Thuistezien 72 — 02.06.2019
The struggle of the Black Panthers is alive today. It is a struggle for political recognition and representation, for equal rights and emancipation from systemic oppression and persistent exploitation. The Black Panthers were not ambivalent about their goals, theirs was an internationalist, socialist, abolitionist program. For many activists today, the slavery paradigm has not ended but has merely transformed into the prevalence of prison labour and institutional racism. The slaveowners have been liberalised, the new masters are faceless corporations run for the benefit of disparate financial interests. Black liberation has not been achieved, and this is why we are seeing a new generation of activists who call themselves the ‘new abolitionists’.
Panel discussion ‘Persistent coloniality, the new pan-africanism and international solidarity’ with Seada Nourhussen, JeanPaul Paula and Firoze Manji.
JeanPaul Paula (born 1986, Willemstad) works as a stylist, creative director, judge on Hollands next top model and activist. He has build up a big portfolio of work by working together with a very diverse group of people and brands. e.g. Jean-Baptise Mondino, Fka Twigs, Lacoste and Nike. In addition to his work in fashion, jeanpaul is fiersly committed to both the Black Lives Matter and Trans Lives Matter movements.
Simone Zeefuik is an Amsterdam based writer and organizer whose work centres around on representation and inclusivity. With her articles and the event she organizes or co-hosts, she focuses on Africentred perspectives, (de)colonial vocabularies, museums, (digital) archives and the illegalized members of the Afro-Dutch communities. She organizes film screenings and panel discussions at Amsterdam's Bijlmer Parktheater and views documentaries for IDFA (International Documentary Filmfestival Amsterdam). As a lecturer and workshop host she works with universities, colleges and museums in the Netherlands as well as Belgium. Her interests are film, theatre, literature plus pan-Africanist and decolonial resistance movements. Nerd-wise, biographical films have a special place in her expertise.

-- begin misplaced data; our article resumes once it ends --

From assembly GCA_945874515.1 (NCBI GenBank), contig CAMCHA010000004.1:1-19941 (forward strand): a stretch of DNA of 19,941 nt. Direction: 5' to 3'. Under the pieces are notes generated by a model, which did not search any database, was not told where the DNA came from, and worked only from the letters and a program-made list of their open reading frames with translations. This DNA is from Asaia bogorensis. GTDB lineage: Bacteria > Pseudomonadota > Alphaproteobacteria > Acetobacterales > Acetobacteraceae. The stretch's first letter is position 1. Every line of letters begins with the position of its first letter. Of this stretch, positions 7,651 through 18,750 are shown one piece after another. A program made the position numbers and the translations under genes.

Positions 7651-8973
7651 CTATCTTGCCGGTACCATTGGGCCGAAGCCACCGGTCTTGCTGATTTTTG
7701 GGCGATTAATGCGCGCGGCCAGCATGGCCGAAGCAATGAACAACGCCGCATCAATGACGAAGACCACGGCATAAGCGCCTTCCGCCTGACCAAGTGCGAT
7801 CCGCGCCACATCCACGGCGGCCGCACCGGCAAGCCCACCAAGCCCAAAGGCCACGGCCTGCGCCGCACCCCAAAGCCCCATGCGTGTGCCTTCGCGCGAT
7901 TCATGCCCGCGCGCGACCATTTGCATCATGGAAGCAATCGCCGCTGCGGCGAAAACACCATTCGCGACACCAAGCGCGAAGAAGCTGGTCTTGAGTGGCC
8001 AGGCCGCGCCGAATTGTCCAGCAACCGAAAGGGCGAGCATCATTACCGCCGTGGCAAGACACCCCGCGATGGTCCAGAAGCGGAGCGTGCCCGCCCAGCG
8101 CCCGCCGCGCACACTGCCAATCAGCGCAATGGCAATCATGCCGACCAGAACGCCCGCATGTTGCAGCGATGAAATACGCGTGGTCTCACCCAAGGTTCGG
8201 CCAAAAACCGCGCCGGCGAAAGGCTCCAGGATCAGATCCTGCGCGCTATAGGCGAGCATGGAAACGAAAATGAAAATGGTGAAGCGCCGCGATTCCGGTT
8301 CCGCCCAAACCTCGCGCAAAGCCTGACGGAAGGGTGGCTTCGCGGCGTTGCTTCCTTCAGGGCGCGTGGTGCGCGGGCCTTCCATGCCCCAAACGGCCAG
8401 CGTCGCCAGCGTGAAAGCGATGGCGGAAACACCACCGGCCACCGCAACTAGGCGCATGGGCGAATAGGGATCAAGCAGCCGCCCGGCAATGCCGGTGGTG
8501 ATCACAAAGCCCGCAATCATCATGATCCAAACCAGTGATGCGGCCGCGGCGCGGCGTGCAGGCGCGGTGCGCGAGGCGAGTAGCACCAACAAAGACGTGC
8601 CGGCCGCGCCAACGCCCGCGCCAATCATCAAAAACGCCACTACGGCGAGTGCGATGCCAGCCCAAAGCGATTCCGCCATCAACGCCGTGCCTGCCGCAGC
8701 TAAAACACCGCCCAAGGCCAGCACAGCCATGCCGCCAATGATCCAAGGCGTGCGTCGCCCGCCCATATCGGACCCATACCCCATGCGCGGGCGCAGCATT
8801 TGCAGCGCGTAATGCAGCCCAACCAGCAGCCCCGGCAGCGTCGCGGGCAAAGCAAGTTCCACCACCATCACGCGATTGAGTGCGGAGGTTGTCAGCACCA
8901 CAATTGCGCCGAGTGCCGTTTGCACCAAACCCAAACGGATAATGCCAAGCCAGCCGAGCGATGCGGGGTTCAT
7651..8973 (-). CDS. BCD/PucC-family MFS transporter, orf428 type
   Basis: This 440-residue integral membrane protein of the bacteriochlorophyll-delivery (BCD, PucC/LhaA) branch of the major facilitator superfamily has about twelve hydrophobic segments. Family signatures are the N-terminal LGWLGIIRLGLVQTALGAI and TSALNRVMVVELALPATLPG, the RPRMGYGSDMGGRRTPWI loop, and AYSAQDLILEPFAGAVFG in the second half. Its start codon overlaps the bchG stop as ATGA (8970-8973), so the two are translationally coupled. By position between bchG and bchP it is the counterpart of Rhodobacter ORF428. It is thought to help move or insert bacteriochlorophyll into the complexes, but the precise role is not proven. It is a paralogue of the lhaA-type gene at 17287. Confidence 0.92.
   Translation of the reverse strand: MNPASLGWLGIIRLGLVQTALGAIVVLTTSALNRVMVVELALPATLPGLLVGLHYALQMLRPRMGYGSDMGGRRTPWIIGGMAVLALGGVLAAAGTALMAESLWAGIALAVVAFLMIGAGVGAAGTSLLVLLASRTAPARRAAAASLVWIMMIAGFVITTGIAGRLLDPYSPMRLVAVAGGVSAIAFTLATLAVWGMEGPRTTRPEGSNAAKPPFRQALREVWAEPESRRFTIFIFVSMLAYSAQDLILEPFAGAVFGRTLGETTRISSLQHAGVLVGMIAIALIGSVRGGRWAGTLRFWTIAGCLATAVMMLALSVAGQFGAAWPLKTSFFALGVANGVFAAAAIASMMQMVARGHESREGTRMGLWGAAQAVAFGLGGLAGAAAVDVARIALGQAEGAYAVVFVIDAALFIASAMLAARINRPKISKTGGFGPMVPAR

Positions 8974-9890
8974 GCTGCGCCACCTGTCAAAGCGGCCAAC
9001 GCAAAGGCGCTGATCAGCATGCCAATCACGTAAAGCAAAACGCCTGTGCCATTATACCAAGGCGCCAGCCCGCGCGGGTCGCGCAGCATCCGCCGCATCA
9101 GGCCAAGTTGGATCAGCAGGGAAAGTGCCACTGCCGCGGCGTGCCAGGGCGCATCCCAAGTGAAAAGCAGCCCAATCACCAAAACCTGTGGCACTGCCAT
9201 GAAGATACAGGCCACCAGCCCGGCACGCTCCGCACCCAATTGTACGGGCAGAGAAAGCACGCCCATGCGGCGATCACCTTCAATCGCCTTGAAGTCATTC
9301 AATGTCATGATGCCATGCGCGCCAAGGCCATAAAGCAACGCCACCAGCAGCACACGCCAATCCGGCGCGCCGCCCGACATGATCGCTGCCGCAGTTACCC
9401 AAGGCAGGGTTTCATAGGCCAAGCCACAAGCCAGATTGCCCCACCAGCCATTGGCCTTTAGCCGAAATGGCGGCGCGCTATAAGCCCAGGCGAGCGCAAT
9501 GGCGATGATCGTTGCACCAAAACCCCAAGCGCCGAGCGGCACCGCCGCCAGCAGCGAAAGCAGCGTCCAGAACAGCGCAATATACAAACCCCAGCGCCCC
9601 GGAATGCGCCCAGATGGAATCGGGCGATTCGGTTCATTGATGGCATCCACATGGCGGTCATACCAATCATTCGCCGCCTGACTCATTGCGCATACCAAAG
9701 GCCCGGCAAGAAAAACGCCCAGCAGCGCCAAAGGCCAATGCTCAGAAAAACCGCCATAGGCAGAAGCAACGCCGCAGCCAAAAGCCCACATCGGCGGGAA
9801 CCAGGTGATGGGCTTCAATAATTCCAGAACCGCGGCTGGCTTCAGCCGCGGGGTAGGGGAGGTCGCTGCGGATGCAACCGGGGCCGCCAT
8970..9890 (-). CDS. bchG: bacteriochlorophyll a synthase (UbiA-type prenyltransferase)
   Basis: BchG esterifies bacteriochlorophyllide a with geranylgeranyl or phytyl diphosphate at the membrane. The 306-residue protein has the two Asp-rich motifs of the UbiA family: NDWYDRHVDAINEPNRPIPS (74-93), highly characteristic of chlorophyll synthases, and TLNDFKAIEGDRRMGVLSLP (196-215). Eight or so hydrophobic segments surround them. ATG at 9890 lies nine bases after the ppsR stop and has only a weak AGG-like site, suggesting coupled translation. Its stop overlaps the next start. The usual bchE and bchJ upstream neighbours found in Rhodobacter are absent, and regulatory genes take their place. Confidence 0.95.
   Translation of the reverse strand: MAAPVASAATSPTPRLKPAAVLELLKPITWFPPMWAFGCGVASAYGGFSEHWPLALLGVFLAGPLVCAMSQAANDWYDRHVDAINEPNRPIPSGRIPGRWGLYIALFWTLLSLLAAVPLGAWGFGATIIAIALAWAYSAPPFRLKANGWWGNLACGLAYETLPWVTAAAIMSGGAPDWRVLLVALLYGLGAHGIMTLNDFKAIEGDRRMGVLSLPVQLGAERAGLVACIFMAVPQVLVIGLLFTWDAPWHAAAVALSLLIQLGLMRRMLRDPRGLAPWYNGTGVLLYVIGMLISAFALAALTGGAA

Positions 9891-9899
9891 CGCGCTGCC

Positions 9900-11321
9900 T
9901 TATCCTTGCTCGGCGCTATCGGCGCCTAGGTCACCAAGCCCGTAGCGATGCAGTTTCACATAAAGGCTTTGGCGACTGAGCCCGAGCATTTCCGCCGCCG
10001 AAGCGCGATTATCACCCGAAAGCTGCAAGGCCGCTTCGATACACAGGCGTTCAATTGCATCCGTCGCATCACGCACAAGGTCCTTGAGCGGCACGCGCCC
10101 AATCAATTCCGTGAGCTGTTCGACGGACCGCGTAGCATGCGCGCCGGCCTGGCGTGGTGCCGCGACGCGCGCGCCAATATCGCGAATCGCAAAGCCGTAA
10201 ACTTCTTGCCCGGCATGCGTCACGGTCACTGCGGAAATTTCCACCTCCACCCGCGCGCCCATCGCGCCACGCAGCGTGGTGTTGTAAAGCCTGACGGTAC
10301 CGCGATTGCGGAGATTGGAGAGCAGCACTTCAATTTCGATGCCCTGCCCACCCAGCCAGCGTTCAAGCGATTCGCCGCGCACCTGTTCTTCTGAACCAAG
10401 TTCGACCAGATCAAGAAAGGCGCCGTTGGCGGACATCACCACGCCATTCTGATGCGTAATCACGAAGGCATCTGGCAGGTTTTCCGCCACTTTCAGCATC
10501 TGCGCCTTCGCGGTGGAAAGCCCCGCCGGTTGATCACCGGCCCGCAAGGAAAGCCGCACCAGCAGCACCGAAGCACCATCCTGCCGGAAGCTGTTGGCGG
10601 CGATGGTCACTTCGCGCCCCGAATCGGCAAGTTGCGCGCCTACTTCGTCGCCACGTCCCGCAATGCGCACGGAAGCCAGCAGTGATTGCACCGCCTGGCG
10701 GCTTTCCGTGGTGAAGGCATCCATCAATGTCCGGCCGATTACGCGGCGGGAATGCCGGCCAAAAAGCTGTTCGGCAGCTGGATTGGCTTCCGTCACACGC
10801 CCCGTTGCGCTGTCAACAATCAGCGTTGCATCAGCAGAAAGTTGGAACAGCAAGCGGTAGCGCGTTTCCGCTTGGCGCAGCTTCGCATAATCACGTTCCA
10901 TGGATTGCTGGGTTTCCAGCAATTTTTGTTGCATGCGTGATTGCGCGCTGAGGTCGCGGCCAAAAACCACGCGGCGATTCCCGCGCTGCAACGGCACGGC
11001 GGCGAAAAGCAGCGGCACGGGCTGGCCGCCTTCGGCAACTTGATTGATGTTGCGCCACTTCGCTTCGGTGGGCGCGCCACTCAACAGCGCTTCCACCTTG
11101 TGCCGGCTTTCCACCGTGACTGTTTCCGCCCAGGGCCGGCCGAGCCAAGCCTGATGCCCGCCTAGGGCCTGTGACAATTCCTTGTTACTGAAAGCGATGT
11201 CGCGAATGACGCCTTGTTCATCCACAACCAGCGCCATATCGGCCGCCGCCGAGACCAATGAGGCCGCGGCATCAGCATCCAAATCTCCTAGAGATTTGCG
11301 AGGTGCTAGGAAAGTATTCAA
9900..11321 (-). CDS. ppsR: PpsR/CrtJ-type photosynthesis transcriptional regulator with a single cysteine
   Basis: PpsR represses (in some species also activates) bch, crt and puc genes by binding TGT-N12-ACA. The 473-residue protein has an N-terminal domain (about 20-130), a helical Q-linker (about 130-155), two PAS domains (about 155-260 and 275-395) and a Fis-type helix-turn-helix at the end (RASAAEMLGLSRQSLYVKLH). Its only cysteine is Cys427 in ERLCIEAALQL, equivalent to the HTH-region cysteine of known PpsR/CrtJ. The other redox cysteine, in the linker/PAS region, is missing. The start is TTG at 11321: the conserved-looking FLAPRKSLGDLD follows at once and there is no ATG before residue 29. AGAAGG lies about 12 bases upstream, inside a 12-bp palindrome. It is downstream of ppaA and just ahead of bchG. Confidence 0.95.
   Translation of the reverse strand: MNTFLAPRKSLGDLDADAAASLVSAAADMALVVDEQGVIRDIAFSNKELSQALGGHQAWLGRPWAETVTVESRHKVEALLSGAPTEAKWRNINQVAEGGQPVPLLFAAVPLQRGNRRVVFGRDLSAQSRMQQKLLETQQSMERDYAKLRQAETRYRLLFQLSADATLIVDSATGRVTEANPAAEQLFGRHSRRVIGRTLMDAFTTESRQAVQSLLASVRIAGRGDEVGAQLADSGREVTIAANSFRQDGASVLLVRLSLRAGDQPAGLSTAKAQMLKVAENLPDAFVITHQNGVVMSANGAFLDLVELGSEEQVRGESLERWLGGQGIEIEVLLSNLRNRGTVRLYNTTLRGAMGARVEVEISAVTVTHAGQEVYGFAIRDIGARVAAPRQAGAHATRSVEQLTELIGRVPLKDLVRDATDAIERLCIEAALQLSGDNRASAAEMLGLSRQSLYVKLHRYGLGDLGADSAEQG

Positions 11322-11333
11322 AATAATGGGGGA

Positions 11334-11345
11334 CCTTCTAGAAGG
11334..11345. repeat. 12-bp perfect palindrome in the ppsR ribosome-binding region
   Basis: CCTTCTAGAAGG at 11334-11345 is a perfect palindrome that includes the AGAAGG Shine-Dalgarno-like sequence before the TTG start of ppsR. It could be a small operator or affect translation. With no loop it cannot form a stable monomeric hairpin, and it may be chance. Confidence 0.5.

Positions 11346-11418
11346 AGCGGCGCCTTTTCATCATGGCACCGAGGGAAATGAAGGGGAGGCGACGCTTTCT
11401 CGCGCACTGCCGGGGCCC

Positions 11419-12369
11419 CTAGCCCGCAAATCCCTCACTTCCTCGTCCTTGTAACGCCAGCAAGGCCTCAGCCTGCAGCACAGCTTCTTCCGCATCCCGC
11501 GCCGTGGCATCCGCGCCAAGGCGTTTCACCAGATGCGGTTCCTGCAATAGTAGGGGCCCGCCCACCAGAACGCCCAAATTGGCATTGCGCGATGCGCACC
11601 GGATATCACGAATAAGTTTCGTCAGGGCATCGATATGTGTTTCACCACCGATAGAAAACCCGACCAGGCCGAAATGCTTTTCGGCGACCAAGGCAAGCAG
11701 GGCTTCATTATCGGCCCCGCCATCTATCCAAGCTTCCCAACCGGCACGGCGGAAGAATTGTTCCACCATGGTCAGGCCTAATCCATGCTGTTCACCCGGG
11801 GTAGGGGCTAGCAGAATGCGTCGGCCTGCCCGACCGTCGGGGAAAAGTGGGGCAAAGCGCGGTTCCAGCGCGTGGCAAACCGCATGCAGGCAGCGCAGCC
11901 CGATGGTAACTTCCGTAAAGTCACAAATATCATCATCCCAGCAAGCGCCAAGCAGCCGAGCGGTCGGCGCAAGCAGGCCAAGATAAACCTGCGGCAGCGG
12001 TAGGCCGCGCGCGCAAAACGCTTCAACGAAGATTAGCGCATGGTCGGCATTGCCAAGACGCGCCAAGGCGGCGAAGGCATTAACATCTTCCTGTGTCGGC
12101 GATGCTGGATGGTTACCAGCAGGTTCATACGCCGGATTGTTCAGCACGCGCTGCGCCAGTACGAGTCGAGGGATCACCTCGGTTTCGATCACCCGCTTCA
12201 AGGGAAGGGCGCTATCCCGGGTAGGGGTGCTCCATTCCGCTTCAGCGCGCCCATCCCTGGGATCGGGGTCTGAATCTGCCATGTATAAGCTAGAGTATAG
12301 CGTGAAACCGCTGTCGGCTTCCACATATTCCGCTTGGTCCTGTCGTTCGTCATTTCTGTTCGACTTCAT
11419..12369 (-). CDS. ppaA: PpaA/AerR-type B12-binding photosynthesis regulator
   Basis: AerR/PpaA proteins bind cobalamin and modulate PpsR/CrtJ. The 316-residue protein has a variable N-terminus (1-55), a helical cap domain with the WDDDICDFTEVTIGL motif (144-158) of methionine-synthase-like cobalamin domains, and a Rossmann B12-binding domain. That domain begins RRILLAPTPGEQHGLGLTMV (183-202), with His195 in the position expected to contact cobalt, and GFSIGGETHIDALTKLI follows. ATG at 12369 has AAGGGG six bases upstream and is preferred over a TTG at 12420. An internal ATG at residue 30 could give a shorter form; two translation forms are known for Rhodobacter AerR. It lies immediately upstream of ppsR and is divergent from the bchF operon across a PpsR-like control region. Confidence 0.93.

Firoze Manji is a Kenyan-born author, activist, editor and publisher. He is the founder and former editor of Pambazuka News, an online news magazine. He was the former Africa director for Amnesty International and former CEO of the Aga Khan Foundation. He has published widely on health, social policy, human rights and political sciences, and pan-Africanism and has authored and edited a wide range of books on social justice in Africa, including on women’s rights, trade justice, on China’s role in Africa and on the recent uprisings in Africa. He is co-editor, with Sokari Ekine, of African Awakenings: The Emerging Revolutions; co-editor with Bill Fletcher Jr. of Claim No Easy Victories: The Legacy of Amilcar Cabral, and project-managed the publication of Silence Would Be Treason: Last Writings of Ken Saro-Wiwa.
Seada Nourhussen was until the end of 2018 a columnist for Trouw and until the beginning of 2018 she was an inland reporter for 12 years and then Africa editor of Trouw. Previously she worked for the cultural editorial staff of Elsevier and was economics and art editor at de Volkskrant. She wrote the book 'Bloedmobieltjes, Coltan in Congo' (KIT, 2011) about the war behind gadgets and co-authored the collections WTF?! Becoming an adult after September 11th (Prometheus, 2011) and Weg uit Babylon (Augustus, 2008). The anthology Zwart (Black, Atlas Contact, 2018), Afro-European literature in the Low Countries, also appeared a few moments ago. She plays an active role in the Dutch debate on Africa and racism and regularly acts as a panel member or leader of debates. She is also currently working on a new book.
Symposium ‘All Power to the People’ was organised by West Den Haag within the framework of the exhibition of Emory Douglas on 29.11.2018.